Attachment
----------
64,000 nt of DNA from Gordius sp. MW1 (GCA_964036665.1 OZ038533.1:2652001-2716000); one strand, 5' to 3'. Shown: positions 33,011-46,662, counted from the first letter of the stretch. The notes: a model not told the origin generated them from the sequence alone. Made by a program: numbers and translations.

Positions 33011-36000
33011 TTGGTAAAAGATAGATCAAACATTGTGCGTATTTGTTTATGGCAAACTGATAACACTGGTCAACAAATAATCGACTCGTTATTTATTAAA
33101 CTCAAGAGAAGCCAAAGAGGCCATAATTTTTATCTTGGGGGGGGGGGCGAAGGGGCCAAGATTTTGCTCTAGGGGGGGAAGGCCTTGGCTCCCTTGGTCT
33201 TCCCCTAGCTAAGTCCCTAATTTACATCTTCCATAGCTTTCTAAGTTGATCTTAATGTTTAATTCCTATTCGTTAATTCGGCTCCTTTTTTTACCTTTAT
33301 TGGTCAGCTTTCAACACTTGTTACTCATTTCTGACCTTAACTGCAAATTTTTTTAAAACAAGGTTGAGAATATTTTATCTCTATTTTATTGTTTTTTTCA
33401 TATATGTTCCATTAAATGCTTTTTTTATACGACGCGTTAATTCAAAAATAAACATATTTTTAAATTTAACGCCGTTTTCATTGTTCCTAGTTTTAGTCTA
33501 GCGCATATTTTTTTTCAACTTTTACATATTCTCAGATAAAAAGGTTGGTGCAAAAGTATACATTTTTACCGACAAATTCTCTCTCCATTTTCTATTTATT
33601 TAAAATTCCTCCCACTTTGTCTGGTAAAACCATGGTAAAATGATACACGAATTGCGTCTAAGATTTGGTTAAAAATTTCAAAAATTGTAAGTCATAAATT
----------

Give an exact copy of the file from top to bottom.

64,000 nt of DNA from Gordius sp. MW1 (GCA_964036665.1 OZ038533.1:2652001-2716000); one strand, 5' to 3'. Shown: positions 33,011-46,662, counted from the first letter of the stretch. The notes: a model not told the origin generated them from the sequence alone. Made by a program: numbers and translations.

Positions 33011-36000
33011 TTGGTAAAAGATAGATCAAACATTGTGCGTATTTGTTTATGGCAAACTGATAACACTGGTCAACAAATAATCGACTCGTTATTTATTAAA
33101 CTCAAGAGAAGCCAAAGAGGCCATAATTTTTATCTTGGGGGGGGGGGCGAAGGGGCCAAGATTTTGCTCTAGGGGGGGAAGGCCTTGGCTCCCTTGGTCT
33201 TCCCCTAGCTAAGTCCCTAATTTACATCTTCCATAGCTTTCTAAGTTGATCTTAATGTTTAATTCCTATTCGTTAATTCGGCTCCTTTTTTTACCTTTAT
33301 TGGTCAGCTTTCAACACTTGTTACTCATTTCTGACCTTAACTGCAAATTTTTTTAAAACAAGGTTGAGAATATTTTATCTCTATTTTATTGTTTTTTTCA
33401 TATATGTTCCATTAAATGCTTTTTTTATACGACGCGTTAATTCAAAAATAAACATATTTTTAAATTTAACGCCGTTTTCATTGTTCCTAGTTTTAGTCTA
33501 GCGCATATTTTTTTTCAACTTTTACATATTCTCAGATAAAAAGGTTGGTGCAAAAGTATACATTTTTACCGACAAATTCTCTCTCCATTTTCTATTTATT
33601 TAAAATTCCTCCCACTTTGTCTGGTAAAACCATGGTAAAATGATACACGAATTGCGTCTAAGATTTGGTTAAAAATTTCAAAAATTGTAAGTCATAAATT